There are a couple of different ways, our initial approach here was to basically say, at this point it’s intractable to really know who’s correct between doctors that are all experts. Our approach was to create a training set that was done by one expert only. Essentially, the algorithms that are produced replicate the ability of that one expert (Dr Mak). So I went back and segmented every one of those tumours for us to use in one version of truth or one version of targeting based on one expert. The question now is how do we generate multiple data sets, when typically we do not have more than one expert making an assessment of a patient.

The question now is how do we generate multiple data sets, when typically we do not have more than one expert making an assessment of a patient. 

General ML for Medical Research

Question – Broadly speaking, how does this work fit in with other models that have been developed with similar intention (focusing on treatment as opposed to detection), along with future plans for work of this kind.

Dr. Raymond H. Mak – I think most of the press and interest, also in academic circles are their applications for detecting skin lesions or lung nodules (just the presence of them). They’re reporting performance in the 0.8-0.9 range, we fall in that bracket in terms of the performance, though, our performance metric is very different to their metric.

Theirs is the accuracy of the diagnosis, or performance metric tackles the problem that if we don’t align or completely put the radiation into the tumor, the tumor is going to come back when the patient is going to die. So our metric is very different in the sense that what we want is those algorithms that completely outline the tumor, without putting in too much of the normal surrounding tissue and damaging surrounding organs.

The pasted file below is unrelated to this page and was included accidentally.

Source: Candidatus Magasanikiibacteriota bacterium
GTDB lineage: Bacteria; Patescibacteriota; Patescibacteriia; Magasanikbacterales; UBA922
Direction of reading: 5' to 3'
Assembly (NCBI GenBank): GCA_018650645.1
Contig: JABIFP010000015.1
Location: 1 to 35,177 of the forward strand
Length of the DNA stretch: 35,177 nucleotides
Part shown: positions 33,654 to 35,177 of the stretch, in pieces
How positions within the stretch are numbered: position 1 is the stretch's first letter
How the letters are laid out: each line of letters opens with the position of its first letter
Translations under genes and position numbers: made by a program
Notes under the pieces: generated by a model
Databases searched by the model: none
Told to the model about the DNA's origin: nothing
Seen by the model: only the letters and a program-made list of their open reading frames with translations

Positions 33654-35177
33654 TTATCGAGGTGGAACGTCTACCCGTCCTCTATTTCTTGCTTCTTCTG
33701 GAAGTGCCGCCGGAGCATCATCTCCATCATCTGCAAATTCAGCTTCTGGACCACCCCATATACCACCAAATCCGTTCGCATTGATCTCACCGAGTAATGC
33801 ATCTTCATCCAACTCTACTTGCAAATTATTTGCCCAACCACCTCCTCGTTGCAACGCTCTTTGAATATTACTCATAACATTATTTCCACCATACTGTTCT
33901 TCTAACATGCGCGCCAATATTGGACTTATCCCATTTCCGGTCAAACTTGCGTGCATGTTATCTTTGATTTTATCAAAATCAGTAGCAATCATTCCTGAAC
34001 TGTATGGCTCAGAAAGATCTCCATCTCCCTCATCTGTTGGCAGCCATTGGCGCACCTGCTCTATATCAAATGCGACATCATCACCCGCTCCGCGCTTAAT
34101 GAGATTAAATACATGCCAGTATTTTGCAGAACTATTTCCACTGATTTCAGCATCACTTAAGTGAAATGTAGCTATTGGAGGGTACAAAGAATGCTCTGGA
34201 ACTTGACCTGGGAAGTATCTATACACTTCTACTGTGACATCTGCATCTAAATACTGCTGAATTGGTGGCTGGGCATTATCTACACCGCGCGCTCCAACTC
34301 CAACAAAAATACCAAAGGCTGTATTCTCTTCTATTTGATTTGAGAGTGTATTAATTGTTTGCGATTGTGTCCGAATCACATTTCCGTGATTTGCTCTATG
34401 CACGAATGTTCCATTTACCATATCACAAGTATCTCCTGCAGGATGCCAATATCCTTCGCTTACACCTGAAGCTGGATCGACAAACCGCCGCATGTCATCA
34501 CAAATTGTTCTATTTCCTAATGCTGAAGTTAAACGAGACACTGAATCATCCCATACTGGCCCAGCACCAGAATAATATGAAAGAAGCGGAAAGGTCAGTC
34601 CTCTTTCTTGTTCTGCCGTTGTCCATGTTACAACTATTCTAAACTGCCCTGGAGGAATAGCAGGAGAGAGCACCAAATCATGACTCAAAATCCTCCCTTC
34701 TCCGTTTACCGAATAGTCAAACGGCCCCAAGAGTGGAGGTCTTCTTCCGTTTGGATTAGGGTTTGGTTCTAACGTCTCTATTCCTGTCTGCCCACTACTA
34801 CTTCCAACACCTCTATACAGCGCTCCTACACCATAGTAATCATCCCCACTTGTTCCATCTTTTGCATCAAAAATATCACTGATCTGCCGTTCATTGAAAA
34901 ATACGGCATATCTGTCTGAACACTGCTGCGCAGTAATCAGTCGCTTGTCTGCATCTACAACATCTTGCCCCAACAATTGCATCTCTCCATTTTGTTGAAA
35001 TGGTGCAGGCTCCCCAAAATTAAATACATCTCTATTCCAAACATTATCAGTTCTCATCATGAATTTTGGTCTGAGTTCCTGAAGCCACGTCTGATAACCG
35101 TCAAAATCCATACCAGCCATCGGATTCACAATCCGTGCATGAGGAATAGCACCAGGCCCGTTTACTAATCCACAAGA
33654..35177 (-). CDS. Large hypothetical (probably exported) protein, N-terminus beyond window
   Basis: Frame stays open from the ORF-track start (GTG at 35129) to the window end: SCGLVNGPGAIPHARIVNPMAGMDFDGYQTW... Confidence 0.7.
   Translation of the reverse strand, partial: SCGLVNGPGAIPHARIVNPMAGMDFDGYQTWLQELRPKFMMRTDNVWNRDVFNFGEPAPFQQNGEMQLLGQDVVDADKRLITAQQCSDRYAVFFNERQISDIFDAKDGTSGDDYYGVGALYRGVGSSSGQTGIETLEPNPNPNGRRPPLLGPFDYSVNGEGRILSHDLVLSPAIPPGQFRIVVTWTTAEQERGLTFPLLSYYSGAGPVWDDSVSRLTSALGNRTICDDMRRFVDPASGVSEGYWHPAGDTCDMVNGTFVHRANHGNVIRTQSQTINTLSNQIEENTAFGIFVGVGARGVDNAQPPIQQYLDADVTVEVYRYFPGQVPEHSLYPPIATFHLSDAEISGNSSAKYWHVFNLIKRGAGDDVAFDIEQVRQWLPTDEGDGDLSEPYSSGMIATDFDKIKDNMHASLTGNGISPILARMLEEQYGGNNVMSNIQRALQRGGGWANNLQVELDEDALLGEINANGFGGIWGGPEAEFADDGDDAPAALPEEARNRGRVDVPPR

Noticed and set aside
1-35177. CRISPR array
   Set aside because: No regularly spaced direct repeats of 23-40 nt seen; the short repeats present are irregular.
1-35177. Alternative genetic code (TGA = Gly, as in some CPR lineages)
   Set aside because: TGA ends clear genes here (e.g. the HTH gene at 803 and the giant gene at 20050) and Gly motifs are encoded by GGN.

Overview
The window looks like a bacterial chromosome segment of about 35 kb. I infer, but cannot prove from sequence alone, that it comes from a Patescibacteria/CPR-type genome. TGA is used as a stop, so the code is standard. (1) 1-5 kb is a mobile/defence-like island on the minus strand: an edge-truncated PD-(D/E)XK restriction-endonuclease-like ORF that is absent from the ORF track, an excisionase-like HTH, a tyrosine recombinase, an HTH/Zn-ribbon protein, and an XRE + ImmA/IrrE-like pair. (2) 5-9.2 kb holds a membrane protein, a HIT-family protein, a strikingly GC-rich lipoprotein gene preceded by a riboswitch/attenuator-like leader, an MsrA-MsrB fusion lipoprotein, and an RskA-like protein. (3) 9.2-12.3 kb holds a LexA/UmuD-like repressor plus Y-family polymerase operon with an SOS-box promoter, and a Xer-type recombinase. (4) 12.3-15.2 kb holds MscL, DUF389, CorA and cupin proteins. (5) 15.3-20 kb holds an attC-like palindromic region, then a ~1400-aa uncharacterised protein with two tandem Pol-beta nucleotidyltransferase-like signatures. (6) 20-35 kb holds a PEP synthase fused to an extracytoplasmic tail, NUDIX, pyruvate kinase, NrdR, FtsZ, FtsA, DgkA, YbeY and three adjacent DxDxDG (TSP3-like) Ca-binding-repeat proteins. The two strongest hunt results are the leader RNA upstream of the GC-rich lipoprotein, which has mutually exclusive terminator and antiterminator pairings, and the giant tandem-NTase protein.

ML for Lung Cancer Treatment – The Dataset 

Question – The data set used to validate the results of each algorithm stated in the paper consisted of 21 CT scans – given the variable nature tumors this seems like a very small amount? Do any standards exist for the size or properties of the dataset that would be required for training in order to begin introducing this into clinical usage?

Dr. Raymond H. Mak – So, segmentation and targeting is kind of like labeling / annotation. There are other examples out there in imaging repositories that allow a crowdsourced approach to labeling. The concept we’re playing around with – is there a way to crowdsource more segments on top of the existing CT dataset. We figured out a way to safely anonymize and publicly post an app for people to label them, involving experts documenting their labelling in an app such that over time, we could create a set of labelled training data and store the consensus. We’re nowhere near that right now though. 

I had the same reaction to the size of the data as you, we’re used to petabytes of data coming in – these curated sans are made up of hundreds of images and were selected for their variability – as opposed to just being of one kind of version and having an algorithm that is really good at doing one thing.